With char, it works, sure. But that doesn't take away the fact that you're using one GB of memory for no reason. It's bloat, bloat, bloat, just bloat and a very, very, very poor example.


    He said he wanted to write gig of data to a file.
    I assumed he had one gig of data to write in some real world
    application. I cannot imagine anyone in their right mind would
    and to write one gig of 'x's in to a file.
    I was therefore giving an example of how to write the data at 'top speed'.
    So it aint bloat at all.

  13. #43
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    Quote Originally Posted by esbo View Post
    He said he wanted to write gig of data to a file.
    I assumed he had one gig of data to write in some real world
    application. I cannot imagine anyone in their right mind would
    and to write one gig of 'x's in to a file.
    I was therefore giving an example of how to write the data at 'top speed'.
    So it aint bloat at all.
    No, it's bloat. Reading one GB into memory and then writing it with one GB buffer is slower than reading chunks. Sorry.
    Quote Originally Posted by Adak View Post
    io.h certainly IS included in some modern compilers. It is no longer part of the standard for C, but it is nevertheless, included in the very latest Pelles C versions.
    Quote Originally Posted by Salem View Post
    You mean it's included as a crutch to help ancient programmers limp along without them having to relearn too much.

    Outside of your DOS world, your header file is meaningless.

  14. #44
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    Quote Originally Posted by Elysia View Post
    No, unfortunately not.
    First, 32-bit means we can only address 4 GB of memory (0xFFFFFFFF), and secondly, Windows must reserve memory for its internal functions and for drivers and other specific things. Therefore, Windows reserves a big of memory for itself, which application cannot use. Thus you cannot use 4 GB memory on a 32-bit system. Not even Linux can.

    My processor can address more than 4GB of memory.
    The fact windows cannot use it it probably down to the kind of programming
    style you adhere too.

    It is down to bad programming.

    Shockingly bad programming.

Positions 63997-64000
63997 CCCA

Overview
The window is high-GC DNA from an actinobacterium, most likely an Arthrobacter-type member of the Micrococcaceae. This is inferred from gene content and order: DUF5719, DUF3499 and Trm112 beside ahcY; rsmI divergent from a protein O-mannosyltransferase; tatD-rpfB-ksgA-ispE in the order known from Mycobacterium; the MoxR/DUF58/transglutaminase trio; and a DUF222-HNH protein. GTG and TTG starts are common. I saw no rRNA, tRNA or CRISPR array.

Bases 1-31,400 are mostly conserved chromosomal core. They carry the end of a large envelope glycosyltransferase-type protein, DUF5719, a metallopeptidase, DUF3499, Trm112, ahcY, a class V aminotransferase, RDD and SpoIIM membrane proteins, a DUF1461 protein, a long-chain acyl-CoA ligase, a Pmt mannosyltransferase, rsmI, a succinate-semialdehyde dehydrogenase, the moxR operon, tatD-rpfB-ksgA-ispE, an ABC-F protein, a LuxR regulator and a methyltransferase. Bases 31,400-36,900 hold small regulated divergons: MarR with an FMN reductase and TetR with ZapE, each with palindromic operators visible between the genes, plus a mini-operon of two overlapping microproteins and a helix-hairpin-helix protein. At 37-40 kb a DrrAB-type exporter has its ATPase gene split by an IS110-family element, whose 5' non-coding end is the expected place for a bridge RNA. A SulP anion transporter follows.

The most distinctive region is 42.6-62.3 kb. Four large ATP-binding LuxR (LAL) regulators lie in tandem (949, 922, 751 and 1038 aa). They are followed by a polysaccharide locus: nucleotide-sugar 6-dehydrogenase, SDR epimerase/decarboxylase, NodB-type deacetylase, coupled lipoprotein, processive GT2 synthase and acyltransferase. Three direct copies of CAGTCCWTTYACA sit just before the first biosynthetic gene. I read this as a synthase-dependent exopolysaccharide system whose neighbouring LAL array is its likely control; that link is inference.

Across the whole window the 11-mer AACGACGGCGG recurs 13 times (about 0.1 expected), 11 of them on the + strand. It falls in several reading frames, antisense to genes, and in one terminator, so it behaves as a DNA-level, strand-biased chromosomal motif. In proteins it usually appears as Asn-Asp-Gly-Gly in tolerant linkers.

My program on the other hand would run prefectly well on a machine capable
    of addressing more than 4GB of memory where it not restricted by a pile of
    crap called 'windows'.

    Mine is an example of programming of the very highest standard possible infact.

  15. #45
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    Quote Originally Posted by esbo View Post
    My processor can address more than 4GB of memory.
    Only 64-bit processors can in 64-bit mode and a 64-bit operating system!
    (Of course, there is the PAE, or whatever it's called, but it's not common and it's definitely not intended for consumer desktops.)

    The fact windows cannot use it it probably down to the kind of programming
    style you adhere too.
    NO! It's a processor limitation! Get your facts straight before you accuse someone!

    It is down to bad programming.
    NO!

    Shockingly bad programming.
    NO!

    My program on the other hand would run prefectly well on a machine capable
    of addressing more than 4GB of memory where it not restricted by a pile of
    crap called 'windows'.
    NO! Again, you should what little you really know. Get your facts straight - read up on how processors work before you start accusing me!
    A 32-bit pointer simply CANNOT hold any values higher than 4 GB.

    Mine is an example of programming of the very highest standard possible infact.
    It is one of the poorest example I have seen. In fact, I've seen newbies write better code.
    Quote Originally Posted by Adak View Post
    io.h certainly IS included in some modern compilers. It is no longer part of the standard for C, but it is nevertheless, included in the very latest Pelles C versions.
    Quote Originally Posted by Salem View Post
    You mean it's included as a crutch to help ancient programmers limp along without them having to relearn too much.

    Outside of your DOS world, your header file is meaningless.